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NDTV

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Shares of NDTV had hit a nine-month high on prospects of selling them at Rs.214 in an open offer

Prathamesh Mulye

Shares of NDTV are on a roller-coaster ride. Prannoy and Radhika Roy-led media company’s stock rallied a whopping 74% for four sessions last week after the market regulator Securities and Exchange Board of India (SEBI) ordered Vishvapradhan Commercial (VCPL) to make an open offer. The stock had also received a boost after the Bombay High Court asked the Reserve Bank of India (RBI) to consider the compounding applications filed by NDTV in an alleged Foreign Exchange Management Act (FEMA) violation case. Compounding refers to the process of voluntarily admitting the contravention, pleading guilty and seeking redressal. The Sebi order coupled with Bombay HC directives sent the stock soaring on Monday hitting upper circuit at 56.55 on the BSE. However, on Wednesday, the stock’s unprecedented rise was halted. NDTV’s shares were locked in a lower circuit after VCPL reportedly decided to appeal against the Sebi order.

Loan agreement

Sebi’s order refers to a loan acquired by the NDTV founders in 2009 to repay the loans they had taken earlier. VCPL had disbursed 3.50 billion loan to the Roys via convertible instruments, which on conversion would amount to 99.99% of the fully diluted equity share capital of RRPR Holdings — the Roys’ investment company. Hence, the Sebi order said, VCPL indirectly controlled NDTV via the loan agreement and accompanying call option agreements entered into on July 21, 2009. 

While asking VCPL to make an open offer within 45 days, Sebi has directed the company to pay an interest of 10% per annum to the shareholders who were holding the shares at the time of the violation. The market regulator pulled up VCPL observing that it had violated the takeover norms. It observed that the takeover exercise was conveniently shown as a loan agreement and shareholders must get an exit opportunity going by the provisions of the takeover regulations.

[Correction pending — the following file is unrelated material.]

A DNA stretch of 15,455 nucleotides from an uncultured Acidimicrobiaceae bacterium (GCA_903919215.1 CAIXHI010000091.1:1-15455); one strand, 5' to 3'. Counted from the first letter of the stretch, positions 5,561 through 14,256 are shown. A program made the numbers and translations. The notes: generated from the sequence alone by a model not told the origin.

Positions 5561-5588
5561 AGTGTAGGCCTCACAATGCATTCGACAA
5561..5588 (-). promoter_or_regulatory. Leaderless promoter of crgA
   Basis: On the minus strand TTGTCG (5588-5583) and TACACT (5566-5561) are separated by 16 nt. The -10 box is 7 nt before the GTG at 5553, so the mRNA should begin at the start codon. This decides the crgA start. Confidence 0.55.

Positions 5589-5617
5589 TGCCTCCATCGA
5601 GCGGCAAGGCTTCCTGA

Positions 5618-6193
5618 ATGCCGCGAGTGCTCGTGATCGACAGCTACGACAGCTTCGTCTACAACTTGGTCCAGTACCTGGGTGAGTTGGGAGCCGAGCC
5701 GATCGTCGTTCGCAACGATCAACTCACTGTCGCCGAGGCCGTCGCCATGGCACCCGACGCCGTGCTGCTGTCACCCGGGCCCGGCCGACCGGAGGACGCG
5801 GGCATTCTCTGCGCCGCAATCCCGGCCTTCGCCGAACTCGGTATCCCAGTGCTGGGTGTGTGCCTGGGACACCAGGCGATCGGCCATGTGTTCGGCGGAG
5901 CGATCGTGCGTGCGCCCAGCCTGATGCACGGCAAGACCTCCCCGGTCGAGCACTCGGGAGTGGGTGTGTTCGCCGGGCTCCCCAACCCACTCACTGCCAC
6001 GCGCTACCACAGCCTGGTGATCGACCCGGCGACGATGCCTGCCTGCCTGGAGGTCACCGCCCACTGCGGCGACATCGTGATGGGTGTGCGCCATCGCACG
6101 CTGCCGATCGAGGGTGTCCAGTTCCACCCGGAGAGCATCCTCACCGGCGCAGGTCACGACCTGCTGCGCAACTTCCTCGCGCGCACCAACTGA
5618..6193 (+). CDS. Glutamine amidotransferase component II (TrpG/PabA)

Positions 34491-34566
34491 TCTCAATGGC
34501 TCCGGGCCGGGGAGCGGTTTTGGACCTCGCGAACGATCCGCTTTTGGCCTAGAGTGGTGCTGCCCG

According to an investigation by The Caravan magazine, VCPL is currently owned by Mahendra Nahata, a board member of Reliance Jio. Eminent which is owned by Nahata, has also secured the ownership of VCPL’s 4 billion loan to RRPR for 500 million.

Who gains?

The question is, if the open offer proceeds, who will benefit? According to a Sebi order in 2014, the original shareholders will be first allowed to tender the shares. Sebi defines an original shareholder as someone who was a shareholder of the company as on the triggering date and continues to be a shareholder of the target company till the date of tendering their shares in the offer. “Original shareholders will be given first preference. New shareholders who bought the share after the trigger will come second to the original shareholders,” says Abhimanyu Bhattacharya, partner, Khaitan & Co.

The stock had rallied on the expectations that post the Sebi order, VCPL would make an open offer in which the original as well as new investors would be able to tender their shares at a higher price. “Sebi allows a new existing shareholder to tender in the open offer. If a person was not a shareholder at the time of the trigger, he or she could still tender the shares now,” says Paras Parekh, senior associate, JSA Associates & Solicitors.

"Original shareholders will be able to tender their shares at 214 and he/she will also be entitled to 10% interest rate ordered by Sebi which amounts to 193 per share. So, today the open offer price works out to 407 per share," says Bhattacharya.

New shareholders who bought shares on the day of the order and after it, would also be eligible to participate in the open offer but won’t be entitled to the interest of 10%. “The Supreme Court had said if a person was not a shareholder at the time of the trigger, the person would not be entitled to interest,” explains Parekh.

Who loses?

While new and current investors are set to gain, those who had sold their shares won’t be able to the avail the benefit of an open offer. “If the person doesn’t have shares today, he or she may not be able to get the benefit of the open offer,” says Parekh. Even if a former shareholder buys shares after the date of trigger, he/ she won’t be able to take part in the open offer.

The stock price of NDTV was 32.50 when the Sebi order came on June 26. On Friday, the stock had closed at 42. While the prospects of tendering shares at 214.65 has led to spike in NDTV stock price, all eyes will be VCPL which is expected to officially move SAT against the Sebi order.

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